I asked a group of young managers who had invited their boss to dinner at their home. They looked at me like I was nuts. They told me why it was a bad idea.
“I like to keep separation between my work and my outside life.”
“My boss would think something was wrong.”
“I don’t want to spend time with my boss outside work.”
“It is just a bad idea!”
I am not so sure.
Your boss has a way of thinking about you that might not be the most useful for you as you seek to improve your career.
Your boss might see you as “Sally, who sits in the cube down the hall”. If so, she doesn’t know enough about you to be much of an asset in expanding or improving your career or helping you get to the next level.
Inviting your boss home for dinner can change everything. Your boss will meet your family. She will see how you interact with the people you love. She will notice how you care for your home. She will appreciate the fact that you took the time and put in the work to cook a (hopefully) delicious meal.
I guarantee your boss will never see you the same way. You will have broken down a significant barrier by shifting from being simply “Sally in the cube” to being a real person. You will have crossed the “friendship barrier”. Breaking down the barrier between boss and employee can make all the difference in improving your team relationship.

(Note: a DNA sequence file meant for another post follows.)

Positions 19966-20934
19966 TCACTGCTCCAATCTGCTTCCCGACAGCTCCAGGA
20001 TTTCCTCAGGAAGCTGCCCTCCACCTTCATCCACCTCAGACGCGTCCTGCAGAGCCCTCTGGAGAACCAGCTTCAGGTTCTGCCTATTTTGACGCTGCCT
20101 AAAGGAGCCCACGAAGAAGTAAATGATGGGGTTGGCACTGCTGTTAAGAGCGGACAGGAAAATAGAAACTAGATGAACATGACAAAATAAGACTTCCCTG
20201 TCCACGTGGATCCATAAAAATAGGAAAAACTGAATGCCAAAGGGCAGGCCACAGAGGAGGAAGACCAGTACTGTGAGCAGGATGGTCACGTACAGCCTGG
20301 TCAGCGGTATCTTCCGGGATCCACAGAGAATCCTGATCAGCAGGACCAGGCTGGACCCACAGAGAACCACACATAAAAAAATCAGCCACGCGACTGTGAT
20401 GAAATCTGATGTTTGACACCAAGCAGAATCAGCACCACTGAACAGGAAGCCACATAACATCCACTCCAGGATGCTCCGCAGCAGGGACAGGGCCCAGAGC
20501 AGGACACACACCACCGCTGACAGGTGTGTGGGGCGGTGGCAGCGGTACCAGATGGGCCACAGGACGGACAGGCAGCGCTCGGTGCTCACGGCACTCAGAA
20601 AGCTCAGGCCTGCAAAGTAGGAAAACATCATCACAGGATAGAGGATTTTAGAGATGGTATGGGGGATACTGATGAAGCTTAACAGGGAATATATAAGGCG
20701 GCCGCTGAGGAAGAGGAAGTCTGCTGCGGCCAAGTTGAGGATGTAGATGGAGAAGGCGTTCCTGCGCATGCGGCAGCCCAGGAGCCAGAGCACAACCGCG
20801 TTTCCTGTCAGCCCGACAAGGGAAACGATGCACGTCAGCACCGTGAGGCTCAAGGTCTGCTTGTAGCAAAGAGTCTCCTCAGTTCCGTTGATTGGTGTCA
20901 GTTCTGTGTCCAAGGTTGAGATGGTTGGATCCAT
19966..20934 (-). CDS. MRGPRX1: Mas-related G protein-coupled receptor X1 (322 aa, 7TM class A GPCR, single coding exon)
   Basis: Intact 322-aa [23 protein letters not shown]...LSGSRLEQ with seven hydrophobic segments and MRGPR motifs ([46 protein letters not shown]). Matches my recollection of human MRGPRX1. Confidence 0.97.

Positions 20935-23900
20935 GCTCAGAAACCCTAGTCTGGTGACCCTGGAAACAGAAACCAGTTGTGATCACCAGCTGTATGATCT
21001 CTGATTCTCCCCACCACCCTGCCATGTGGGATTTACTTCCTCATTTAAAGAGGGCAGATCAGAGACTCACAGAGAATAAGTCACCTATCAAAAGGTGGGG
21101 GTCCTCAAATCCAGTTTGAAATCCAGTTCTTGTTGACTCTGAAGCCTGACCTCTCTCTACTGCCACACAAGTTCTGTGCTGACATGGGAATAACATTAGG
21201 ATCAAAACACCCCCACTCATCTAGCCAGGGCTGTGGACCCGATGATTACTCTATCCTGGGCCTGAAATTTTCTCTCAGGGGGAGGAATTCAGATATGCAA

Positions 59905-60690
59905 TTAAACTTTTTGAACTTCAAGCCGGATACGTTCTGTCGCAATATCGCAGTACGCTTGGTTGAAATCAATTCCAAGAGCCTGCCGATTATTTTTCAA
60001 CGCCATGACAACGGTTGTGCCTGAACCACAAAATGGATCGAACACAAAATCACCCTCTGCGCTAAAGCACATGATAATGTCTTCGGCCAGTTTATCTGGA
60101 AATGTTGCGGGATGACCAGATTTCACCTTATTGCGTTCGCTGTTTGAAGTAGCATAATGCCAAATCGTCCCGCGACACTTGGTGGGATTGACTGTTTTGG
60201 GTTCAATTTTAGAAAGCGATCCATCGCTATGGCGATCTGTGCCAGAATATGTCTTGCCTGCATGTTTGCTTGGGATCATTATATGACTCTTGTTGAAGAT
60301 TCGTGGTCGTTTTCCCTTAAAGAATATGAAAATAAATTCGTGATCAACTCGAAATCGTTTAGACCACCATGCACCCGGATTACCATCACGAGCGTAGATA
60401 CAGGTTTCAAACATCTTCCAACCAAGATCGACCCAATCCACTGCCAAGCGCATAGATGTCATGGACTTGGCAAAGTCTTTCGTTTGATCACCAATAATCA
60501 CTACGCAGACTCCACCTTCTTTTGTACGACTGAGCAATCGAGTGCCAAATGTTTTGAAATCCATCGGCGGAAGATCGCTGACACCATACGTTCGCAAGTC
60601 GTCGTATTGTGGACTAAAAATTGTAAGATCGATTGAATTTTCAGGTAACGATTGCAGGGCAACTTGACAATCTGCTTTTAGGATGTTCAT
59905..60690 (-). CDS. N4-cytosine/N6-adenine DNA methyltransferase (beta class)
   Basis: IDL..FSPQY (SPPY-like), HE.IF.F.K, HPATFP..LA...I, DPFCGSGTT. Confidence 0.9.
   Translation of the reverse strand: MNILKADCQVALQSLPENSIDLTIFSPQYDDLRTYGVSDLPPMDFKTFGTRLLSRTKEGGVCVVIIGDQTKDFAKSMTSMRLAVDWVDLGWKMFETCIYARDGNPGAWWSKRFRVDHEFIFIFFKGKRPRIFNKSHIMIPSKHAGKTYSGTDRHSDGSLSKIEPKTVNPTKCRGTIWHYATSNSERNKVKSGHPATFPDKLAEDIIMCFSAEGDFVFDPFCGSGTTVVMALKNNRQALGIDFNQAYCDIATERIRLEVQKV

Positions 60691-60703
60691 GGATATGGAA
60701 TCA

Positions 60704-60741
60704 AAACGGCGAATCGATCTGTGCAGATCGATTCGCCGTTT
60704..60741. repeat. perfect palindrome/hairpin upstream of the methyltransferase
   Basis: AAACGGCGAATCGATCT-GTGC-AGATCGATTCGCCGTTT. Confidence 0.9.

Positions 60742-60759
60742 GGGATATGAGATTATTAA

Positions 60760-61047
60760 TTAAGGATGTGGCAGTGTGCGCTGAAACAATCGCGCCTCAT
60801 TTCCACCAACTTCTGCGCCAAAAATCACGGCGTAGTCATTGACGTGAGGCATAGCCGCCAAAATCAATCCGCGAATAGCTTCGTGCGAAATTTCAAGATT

The results of your investment might not be immediate, but will almost always be useful (as long as your boss had a good experience). You may notice that she is friendlier than before she came to your home. She may also begin to show more interest in your dreams and ambitions. It is exactly those subtle changes that move you from back to front of mind when a new opportunity surfaces.
It is so important to find ways to stand out from the crowd. Your good work is certainly one of those ways. Expanding your relationship with key decision makers from employee to friend is another.